PPP Forgiveness 

On June 17th , the Small Business Administration released a three-page “EZ” Paycheck Protection Program loan forgiveness application (Opens in a new Window) requiring less documentation and fewer calculations than previously required. Form 3508EZ applies to borrowers who meet any one of these three criteria:
  • Applied for the PPP loan as self-employed, an independent contractor or a sole proprietor with no employees.

  • Did not reduce salary or wages for any employee by more than 25%, and did not reduce the number or hours of their employees (excepting laid-off employees who refused an offer to return).

  • Did not reduce salary or wages for any employee by more than 25% during the covered period and experienced reductions in business activity as a result of health directives related to COVID-19. 

Although the forgiveness application has been simplified for a substantial portion of PPP borrowers, guidance on how Banks should submit approved forgiveness applications is still unresolved. We encourage borrowers to review the SBA issued forgiveness application and continue to gather payroll and forgiveness expense documents. The Bank will issue detailed instructions on how to submit forgiveness applications as soon as guidelines are finalized. Please do not submit any forgiveness documentation until we issue detailed instructions. We appreciate your patience.
SBA also updated the regular Form 3508 (Opens in a new Window) to reflect recent changes made by Congress in the PPP Flexibility Act and issued a new interim final rule that implements changes made by the PPPFA.
The modified loan forgiveness application implements legislative amendments to the PPP which will:
  • Extend the covered period for loan forgiveness from eight weeks after the date of loan disbursement to 24 weeks after the date of loan disbursement, providing substantially greater flexibility for borrowers to qualify for loan forgiveness. Borrowers who have already received PPP loans retain the option to use an eight-week covered period.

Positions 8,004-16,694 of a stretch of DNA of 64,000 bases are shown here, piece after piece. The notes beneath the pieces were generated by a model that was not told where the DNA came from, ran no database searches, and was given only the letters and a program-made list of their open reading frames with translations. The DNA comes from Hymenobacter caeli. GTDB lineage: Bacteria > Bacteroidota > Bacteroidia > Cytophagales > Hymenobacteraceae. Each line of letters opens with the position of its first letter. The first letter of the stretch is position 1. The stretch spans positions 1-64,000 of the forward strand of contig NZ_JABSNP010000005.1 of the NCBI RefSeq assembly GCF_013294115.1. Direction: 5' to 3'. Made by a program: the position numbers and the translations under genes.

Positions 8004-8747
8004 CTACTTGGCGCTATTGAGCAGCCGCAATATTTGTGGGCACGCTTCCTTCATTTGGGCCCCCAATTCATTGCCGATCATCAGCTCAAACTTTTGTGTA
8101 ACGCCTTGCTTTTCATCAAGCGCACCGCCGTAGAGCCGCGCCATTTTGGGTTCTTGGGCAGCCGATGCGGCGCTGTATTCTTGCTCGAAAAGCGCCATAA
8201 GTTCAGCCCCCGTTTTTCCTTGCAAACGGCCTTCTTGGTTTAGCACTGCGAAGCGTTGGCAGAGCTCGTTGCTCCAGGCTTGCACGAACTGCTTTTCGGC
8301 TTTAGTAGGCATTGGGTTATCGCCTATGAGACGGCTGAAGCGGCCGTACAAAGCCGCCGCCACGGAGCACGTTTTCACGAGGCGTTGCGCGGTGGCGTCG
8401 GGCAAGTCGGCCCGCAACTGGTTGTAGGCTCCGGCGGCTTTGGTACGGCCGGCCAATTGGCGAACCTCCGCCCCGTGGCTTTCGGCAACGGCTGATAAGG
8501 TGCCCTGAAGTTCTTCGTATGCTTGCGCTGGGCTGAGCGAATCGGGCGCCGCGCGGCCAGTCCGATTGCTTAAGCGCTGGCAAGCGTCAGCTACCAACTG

• Lower the requirements that 75 percent of a borrower’s loan proceeds must be used for payroll costs and that 75 percent of the loan forgiveness amount must have been spent on payroll costs during the 24-week loan forgiveness covered period to 60 percent for each of these requirements. If a borrower uses less than 60 percent of the loan amount for payroll costs during the forgiveness covered period, the borrower will continue to be eligible for partial loan forgiveness, subject to at least 60 percent of the loan forgiveness amount having been used for payroll costs.

  • Provide a safe harbor from reductions in loan forgiveness based on reductions in full-time equivalent employees for borrowers that are unable to return to the same level of business activity the business was operating at before February 15, 2020, due to compliance with requirements or guidance issued between March 1, 2020 and December 31, 2020 by the Secretary of Health and Human Services, the Director of the Centers for Disease Control and Prevention, or the Occupational Safety and Health Administration, related to worker or customer safety requirements related to COVID–19.

  • Provide a safe harbor from reductions in loan forgiveness based on reductions in full-time equivalent employees, to provide protections for borrowers that are both unable to rehire individuals who were employees of the borrower on February 15, 2020, and unable to hire similarly qualified employees for unfilled positions by December 31, 2020.

  • Increase to five years the maturity of PPP loans that are approved by SBA (based on the date SBA assigns a loan number) on or after June 5, 2020.

  • Extend the deferral period for borrower payments of principal, interest, and fees on PPP loans to the date that SBA remits the borrower’s loan forgiveness amount to the lender (or, if the borrower does not apply for loan forgiveness, 10 months after the end of the borrower’s loan forgiveness covered period).

PPP Loan Data Released

In response to calls from Congress for greater transparency, the SBA posted data on all PPP loans, except those that were canceled. The data includes city, state, number of employees who benefited, lender name and congressional district. While Congress is expected to have access to the full data, including the names of all borrowers, today's public release excludes some specifics. Data for loans $150K or greater, for example, include the borrower name but not the precise loan amount; loans under $150K exclude the borrower name but indicate precise loan amount.


SBA PPP Extended

While the program technically expired June 30th, the Senate passed legislation extending the PPP to August 8, 2020. The House followed suit, and the president signed it into law this weekend. The extension gives borrowers and lenders an additional five weeks to spend down the approximately $130 billion in funds that remain. At this time, Marine Bank is not accepting additional PPP funding applications.

Marine Bank will continue to update this page so bookmark it and check regularly for updates.